Mana

Mana performs during the 54th Vina del Mar International Song Festival on February 24, 2013 in Vina del Mar, Chile.

​Martin Bernetti/AFP/Getty Images

Mexican rock band Maná, one of Latin music’s top-selling and biggest touring acts, has parted ways with their manager of almost ten years, Angelo Medina.

“Angelo Medina and Maná, by mutual agreement, have arrived at that point where our paths must diverge,” wrote the four members of Maná—Fher Olvera, Sergio Vallín, Alex Gonzalez and Juan Calleros—in an email missive obtained by Billboard

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“From this point on, we will be joined to him in a different way, no longer as a manager or as part of Maná’s operation or organization. We have tremendous appreciation and respect for him and recognize the great things we achieved with him beside us.”

Reached at his home in Puerto Rico, Medina said the separation was part of a “transition” that had been discussed with the band. “At this time, I have an opportunity to partner with a major entertainment player that I’ve been in conversations with for quite some time,” he told Billboard. Medina declined to say who his negotiations were with.

Maná and Medina started working together in 2006. At that point, Maná was already the biggest Latin rock band in the world, but major chart success had eluded them.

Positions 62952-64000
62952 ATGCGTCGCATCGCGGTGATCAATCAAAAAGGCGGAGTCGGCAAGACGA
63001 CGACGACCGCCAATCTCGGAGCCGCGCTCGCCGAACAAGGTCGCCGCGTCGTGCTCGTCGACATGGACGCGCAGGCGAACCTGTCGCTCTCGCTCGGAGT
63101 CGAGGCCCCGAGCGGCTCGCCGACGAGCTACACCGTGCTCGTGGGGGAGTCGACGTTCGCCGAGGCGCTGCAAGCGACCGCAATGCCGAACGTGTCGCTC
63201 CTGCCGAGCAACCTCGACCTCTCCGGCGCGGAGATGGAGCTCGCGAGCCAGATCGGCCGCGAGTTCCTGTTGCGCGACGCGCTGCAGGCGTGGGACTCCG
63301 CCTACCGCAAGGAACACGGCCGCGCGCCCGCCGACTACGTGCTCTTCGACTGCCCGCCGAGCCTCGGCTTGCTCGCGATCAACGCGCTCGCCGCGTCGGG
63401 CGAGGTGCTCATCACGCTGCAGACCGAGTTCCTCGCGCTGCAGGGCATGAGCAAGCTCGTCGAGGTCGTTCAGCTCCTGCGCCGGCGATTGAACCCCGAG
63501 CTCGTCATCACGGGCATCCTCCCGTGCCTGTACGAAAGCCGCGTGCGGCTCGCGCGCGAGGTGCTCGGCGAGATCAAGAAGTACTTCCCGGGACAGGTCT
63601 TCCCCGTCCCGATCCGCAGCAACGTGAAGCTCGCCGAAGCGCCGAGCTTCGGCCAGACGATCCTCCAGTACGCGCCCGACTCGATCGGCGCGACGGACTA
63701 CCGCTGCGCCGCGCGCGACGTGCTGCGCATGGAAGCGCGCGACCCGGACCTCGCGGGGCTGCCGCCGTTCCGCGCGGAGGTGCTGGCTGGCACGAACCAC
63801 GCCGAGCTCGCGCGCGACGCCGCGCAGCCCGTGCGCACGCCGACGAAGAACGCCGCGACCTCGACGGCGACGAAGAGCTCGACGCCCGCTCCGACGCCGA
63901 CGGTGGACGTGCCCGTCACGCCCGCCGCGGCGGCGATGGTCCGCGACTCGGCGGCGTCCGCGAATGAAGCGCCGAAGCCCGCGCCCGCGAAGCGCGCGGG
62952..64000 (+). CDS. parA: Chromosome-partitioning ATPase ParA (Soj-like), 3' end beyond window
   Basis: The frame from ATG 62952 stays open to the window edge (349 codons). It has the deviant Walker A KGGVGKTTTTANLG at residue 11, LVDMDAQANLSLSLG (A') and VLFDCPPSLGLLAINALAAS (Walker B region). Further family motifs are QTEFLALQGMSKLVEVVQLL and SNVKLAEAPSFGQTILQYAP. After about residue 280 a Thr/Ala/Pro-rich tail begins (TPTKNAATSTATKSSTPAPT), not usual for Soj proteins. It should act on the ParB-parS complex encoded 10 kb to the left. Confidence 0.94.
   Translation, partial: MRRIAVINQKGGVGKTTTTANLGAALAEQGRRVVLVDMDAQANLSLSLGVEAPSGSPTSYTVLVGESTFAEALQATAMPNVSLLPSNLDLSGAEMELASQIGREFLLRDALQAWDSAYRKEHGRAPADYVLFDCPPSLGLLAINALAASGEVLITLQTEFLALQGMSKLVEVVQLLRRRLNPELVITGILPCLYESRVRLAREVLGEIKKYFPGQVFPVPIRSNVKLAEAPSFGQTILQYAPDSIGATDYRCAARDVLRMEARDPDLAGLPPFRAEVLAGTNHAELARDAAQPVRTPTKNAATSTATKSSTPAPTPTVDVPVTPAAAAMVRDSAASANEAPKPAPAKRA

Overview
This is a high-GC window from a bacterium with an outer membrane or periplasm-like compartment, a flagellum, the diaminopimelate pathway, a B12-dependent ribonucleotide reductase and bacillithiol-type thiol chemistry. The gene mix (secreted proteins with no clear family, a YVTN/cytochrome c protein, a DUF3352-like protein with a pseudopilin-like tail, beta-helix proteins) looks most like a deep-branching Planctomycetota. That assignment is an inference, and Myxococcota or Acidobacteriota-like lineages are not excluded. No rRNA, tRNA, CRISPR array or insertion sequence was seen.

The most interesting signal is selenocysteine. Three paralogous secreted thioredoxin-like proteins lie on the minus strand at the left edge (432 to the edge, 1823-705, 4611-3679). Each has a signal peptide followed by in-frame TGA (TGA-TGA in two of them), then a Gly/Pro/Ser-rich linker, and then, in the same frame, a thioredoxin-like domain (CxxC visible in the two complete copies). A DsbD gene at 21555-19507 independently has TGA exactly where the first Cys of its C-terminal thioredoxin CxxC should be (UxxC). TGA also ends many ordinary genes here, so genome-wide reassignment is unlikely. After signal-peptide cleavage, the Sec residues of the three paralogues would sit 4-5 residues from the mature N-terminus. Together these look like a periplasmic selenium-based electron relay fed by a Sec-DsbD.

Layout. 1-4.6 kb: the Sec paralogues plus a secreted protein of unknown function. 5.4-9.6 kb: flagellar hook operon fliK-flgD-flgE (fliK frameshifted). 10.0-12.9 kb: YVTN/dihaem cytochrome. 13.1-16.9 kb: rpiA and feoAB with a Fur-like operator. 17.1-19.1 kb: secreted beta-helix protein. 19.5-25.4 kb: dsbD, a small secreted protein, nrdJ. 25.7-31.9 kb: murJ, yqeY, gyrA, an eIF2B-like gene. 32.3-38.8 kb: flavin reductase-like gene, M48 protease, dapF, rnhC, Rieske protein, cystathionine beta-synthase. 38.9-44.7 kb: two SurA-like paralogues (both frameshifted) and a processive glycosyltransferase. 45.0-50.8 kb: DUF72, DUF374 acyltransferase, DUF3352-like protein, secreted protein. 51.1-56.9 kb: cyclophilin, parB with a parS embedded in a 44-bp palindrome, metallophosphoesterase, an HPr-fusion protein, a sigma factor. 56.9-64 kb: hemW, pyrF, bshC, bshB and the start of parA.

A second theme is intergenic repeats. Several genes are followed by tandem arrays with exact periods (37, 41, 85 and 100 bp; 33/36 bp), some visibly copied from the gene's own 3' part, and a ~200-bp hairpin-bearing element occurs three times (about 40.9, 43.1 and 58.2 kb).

As for Medina, he was the rainmaker manager who helmed Ricky Martin’s career during the “Latin explosion.”  Once Medina took over Maná’s career, the group went from having a single No. 1 on Billboard’s Hot Latin Songs chart (2003’s “Mariposa Traicionera”) to nine, including their most recent: “Mi verdad” featuring Shakira.

Angelo Medina

Portrait of Angelo MedinaOmar Cruz

“It’s been an extraordinary experience of great accomplishments,” said Medina.  “But sometimes a cycle ends and new opportunities open up. This is all part of a transition we discussed. But, what we lived, personally, was a historic moment, a special moment for me. One that I hugely enjoyed.”

Both Medina and Maná took pains to stress that the separation was amicable.

“Although the different roads each of us will now take will have a different view, we’ll surely see each other in one of those ports, or we’ll do what’s necessary to see each other,” added Maná in their missive.